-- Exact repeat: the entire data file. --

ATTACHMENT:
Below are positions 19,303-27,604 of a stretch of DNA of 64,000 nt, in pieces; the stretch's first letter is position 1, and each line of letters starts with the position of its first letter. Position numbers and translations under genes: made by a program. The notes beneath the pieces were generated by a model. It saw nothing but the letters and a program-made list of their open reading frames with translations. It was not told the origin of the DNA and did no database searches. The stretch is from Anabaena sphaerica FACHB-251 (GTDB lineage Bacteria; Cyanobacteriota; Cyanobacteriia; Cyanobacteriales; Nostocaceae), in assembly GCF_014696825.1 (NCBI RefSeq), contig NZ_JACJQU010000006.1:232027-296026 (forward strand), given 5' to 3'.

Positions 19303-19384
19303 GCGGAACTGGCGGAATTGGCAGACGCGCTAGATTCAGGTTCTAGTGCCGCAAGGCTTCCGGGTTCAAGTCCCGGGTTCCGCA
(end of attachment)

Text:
Below are positions 19,303-27,604 of a stretch of DNA of 64,000 nt, in pieces; the stretch's first letter is position 1, and each line of letters starts with the position of its first letter. Position numbers and translations under genes: made by a program. The notes beneath the pieces were generated by a model. It saw nothing but the letters and a program-made list of their open reading frames with translations. It was not told the origin of the DNA and did no database searches. The stretch is from Anabaena sphaerica FACHB-251 (GTDB lineage Bacteria; Cyanobacteriota; Cyanobacteriia; Cyanobacteriales; Nostocaceae), in assembly GCF_014696825.1 (NCBI RefSeq), contig NZ_JACJQU010000006.1:232027-296026 (forward strand), given 5' to 3'.

Positions 19303-19384
19303 GCGGAACTGGCGGAATTGGCAGACGCGCTAGATTCAGGTTCTAGTGCCGCAAGGCTTCCGGGTTCAAGTCCCGGGTTCCGCA